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Mountain City celebrates musical tradition

Long Journey Home
Temple Reece puts the finishing touches on a new mural, which will be revealed during the 4th Annual Long Journey Home celebration scheduled for Labor Day weekend. Photo by Jinifer Rae

By Jinifer Rae
Freelance Writer

Old-time music will be heard throughout Johnson County this Labor Day weekend as residents bring the past to life during the 4th Annual Long Journey Home celebration. “Black Smoke a Risin’, and It Surely is a Train” is the theme of this year’s four-day Long Journey Home Tour and Festival honoring the iconic old-time mountain music style that shaped country music as we know it. Befitting its musical heritage, Johnson County is located as far as northeast in Tennessee as one can get, equally sharing the hills and hollers of Cherokee National Forest and Watauga Lake.

Nestled within those hills, lies Mountain City, where once again much of the musical celebration will take place. According to event organizers and members of the Long Journey Home Committee, Temple Reece and Cristy Dunn, the festivities are scheduled to begin at 5 p.m. on Thursday, August 30, with the Senior Center Dinner Concert and Dance.

“The committee has a special kickoff planned for Thursday night before anything else gets started,” Reece said. “Diners will enjoy the live music provided by The Long Journey Home House Band complete with an old-fashioned cake walk.”

Of course, that is only the beginning, as the festivities will continue throughout the following three days with a series of art and quilt shows on Friday and Saturday at the Johnson County Art Center and at the First Christian Church Christian Life Center, respectively. One of the most anticipated parts of the celebration is once again scheduled for Friday evening, with Buskin’ on Main Street, a special round of festivities that promises to bring the small town to life with music, friends, and plenty of good food. Reece emphasized that country music, as we know it today was shaped by some of Johnson County’s famous historical residents.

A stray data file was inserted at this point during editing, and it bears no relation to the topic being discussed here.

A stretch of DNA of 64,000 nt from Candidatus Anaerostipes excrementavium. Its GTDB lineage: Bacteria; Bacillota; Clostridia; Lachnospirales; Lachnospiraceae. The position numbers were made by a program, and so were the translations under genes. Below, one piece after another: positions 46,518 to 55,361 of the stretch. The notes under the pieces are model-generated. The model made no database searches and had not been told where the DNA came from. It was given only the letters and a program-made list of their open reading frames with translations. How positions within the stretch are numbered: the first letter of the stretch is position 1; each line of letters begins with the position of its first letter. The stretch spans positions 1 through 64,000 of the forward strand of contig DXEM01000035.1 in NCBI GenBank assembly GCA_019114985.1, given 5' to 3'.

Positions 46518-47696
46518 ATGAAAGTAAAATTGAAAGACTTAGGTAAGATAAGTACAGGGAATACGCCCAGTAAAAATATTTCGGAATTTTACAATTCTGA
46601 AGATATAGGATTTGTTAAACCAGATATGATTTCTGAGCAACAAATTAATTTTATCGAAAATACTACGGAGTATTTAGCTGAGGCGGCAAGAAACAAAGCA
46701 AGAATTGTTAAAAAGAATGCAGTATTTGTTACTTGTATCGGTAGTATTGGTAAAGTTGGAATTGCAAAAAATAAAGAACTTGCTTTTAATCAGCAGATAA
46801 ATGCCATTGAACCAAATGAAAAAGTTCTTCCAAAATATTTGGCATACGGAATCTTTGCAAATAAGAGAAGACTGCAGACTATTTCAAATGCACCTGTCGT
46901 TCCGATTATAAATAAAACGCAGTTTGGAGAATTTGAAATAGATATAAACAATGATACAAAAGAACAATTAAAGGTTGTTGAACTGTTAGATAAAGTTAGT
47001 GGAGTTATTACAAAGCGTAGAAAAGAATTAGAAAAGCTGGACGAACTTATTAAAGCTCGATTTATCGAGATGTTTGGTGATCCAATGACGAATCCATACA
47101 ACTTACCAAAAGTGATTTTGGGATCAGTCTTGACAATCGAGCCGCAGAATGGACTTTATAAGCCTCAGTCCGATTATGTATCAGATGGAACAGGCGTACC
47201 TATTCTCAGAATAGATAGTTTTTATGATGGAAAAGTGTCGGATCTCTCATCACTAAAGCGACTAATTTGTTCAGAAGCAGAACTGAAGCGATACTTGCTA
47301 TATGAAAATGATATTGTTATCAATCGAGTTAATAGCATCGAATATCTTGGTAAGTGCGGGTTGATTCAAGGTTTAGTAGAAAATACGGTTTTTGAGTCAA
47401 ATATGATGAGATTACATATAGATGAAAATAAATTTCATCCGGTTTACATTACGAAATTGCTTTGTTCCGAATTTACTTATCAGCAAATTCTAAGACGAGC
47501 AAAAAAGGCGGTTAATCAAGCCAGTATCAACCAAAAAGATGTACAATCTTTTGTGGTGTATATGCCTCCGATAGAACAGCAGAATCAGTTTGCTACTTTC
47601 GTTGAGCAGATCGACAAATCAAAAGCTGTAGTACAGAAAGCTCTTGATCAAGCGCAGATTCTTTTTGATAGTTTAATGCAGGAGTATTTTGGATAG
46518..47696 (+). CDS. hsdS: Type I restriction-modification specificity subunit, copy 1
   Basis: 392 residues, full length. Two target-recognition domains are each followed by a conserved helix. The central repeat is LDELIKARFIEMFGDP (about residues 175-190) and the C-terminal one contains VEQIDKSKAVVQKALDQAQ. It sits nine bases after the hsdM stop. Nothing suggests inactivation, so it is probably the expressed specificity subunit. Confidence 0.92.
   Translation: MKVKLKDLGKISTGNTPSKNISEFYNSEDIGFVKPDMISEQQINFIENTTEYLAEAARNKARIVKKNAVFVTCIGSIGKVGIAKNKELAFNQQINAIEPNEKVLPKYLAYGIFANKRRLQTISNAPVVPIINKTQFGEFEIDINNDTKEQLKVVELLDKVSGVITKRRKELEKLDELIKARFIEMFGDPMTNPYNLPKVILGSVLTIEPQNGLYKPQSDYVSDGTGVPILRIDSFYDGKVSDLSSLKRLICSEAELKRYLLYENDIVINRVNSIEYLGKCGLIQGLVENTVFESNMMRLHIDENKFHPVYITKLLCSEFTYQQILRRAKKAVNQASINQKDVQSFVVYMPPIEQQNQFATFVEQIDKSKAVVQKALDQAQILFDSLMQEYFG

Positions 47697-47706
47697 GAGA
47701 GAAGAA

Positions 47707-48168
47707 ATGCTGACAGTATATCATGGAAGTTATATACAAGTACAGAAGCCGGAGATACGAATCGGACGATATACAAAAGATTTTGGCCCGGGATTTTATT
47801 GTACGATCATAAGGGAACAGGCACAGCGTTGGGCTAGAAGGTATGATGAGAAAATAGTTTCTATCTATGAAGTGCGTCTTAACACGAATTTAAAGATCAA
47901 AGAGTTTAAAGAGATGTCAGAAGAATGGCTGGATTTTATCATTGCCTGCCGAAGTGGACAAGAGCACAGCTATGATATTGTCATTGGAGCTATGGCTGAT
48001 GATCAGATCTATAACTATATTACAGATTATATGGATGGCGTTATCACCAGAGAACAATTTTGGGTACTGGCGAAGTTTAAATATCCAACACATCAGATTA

The first to make a recording of the now well-known song “The Ballad of Tom Dooley,” G.B Grayson, will be commemorated on Saturday at the unveiling of a new mural honoring the blind fiddler, painted by Reece. The newest painting entitled “It Surely is a Train” will be the fifth in the series depicting Johnson County’s early country music icons.

Following the unveiling, guests will have an opportunity to enjoy a self-guided musical heritage tour, which will begin at Maymead, the site of one of the old Mountain City train depots with the music of Grayson. Aside from The Ballad of Tom Dooley, Grayson’s short career also produced Train 45, Handsome Molly, and nearly 40 other songs that became the standards of Bluegrass and early country music. The tour will guide visitors and music lovers to various sites throughout the county, concluding the day with performances of the Piney Woods Boys from the album, Old Time Music at Clarence Ashley’s, now on the National Recording Registry, followed by an open community jam session at the home place of Fred Price.

“Guests are encouraged to bring a quilt or lawn chair and be ready to take a trip back in time and follow the tour to five sites throughout the county, with the opportunity to hear murder ballads on the creek bank to commemorate the capture of Tom Dooley, and experience the signature claw-hammer banjo style of Clarence “Tom” Ashley played on the front porch of his home place,” Dunn said in a recent press release.

This year’s festivities will close on Sunday afternoon with a traditional gospel Sunday Singin’ at historic Heritage
Hall in downtown Mountain City.

For more information, please contact Cristy Dunn at 423-957-6346 or Evelyn Cook at 423-727-8700, or [email protected] or visit